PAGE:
Monday, November 22, 2010

Honing In on Meaning

"Honing in." I paid attention when suddenly the expression's use was criticized. Perhaps I used it once or twice myself, in hurried conversation, trying to express something but subconsciously trying to jam two concepts into one phrase. It ends up seeming a stupid phrase; an error.

Although writers Bob Greene and George Plimpton have used it.

Because one "homes in" on targets or destinations, but one hones a knife or blade.

"Hone" seems to come from Old English, a word for "whetstone." This seems like a tautology. (What about "wet?" That is, a wet stone? Unclear, but possible.)
"Home" comes from words such as "haims" (Gothic) and "khaim" (Fris. [I guess they mean Old Frisian])

So to examine this, I got out the old scalpel of logic and went to work. Another writer mentioned it but didn't go very far into it.

Get a knife and cut the tiniest slice possible. You will be limited by two things, the sharpness of the edge and your ability to see. You can make a sharper more perfect lens if you sharpen your blade. (to make marks on your calipers). You can sharpen your blade better if you have a new more perfectly cut lens. Ad infinitum.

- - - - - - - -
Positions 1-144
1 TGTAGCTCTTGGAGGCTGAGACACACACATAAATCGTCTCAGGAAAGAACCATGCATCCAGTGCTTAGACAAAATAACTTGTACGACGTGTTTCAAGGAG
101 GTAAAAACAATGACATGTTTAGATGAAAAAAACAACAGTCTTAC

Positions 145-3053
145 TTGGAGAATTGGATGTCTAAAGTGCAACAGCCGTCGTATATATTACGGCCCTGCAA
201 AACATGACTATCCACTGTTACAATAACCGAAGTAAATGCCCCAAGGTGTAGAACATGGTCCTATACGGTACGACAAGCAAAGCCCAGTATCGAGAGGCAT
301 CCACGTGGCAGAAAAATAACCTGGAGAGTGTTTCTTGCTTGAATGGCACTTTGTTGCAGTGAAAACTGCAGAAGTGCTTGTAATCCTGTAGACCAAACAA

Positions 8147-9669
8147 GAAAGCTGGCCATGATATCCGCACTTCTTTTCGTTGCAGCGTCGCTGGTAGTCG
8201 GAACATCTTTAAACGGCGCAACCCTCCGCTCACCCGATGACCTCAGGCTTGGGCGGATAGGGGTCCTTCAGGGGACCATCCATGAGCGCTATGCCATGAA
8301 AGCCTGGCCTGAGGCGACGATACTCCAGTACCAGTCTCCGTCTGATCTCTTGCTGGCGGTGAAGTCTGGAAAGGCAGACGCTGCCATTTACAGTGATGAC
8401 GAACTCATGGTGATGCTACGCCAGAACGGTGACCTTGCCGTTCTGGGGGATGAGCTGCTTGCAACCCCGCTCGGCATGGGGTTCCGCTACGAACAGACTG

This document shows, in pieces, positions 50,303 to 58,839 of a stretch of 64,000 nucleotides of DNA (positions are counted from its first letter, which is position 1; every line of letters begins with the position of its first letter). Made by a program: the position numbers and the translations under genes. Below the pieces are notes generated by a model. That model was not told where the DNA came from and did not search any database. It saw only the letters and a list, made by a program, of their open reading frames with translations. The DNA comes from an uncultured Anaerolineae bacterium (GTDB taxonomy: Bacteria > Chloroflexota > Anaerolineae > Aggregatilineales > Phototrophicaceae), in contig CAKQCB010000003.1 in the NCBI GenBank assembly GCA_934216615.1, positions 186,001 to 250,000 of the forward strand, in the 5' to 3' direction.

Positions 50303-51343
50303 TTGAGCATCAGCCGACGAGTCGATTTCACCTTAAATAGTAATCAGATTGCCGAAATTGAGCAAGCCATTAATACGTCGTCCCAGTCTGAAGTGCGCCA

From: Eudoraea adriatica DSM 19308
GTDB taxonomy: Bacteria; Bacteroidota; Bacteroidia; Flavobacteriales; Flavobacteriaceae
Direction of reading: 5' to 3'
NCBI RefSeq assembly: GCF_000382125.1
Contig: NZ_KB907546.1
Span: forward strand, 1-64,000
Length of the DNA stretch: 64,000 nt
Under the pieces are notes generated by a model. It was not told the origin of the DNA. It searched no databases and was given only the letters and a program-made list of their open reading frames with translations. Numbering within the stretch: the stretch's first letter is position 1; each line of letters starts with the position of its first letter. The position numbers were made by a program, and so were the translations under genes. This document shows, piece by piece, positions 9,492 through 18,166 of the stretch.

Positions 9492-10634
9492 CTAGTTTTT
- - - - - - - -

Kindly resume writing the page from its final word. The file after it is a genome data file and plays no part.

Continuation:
So "hone in on" is not completely daft. Still, its chain of logic is too obscure and the phrase is doomed.


jorge said...

Post ilucidativo e esclarecedor,parabéns.

Jumper said...

Obrigado muito! I wish my Portuguese was better.

phalanxausage said...

I used the phrase from time to time without thinking about it. After reflecting on it, I realize that I mean to say "home in."

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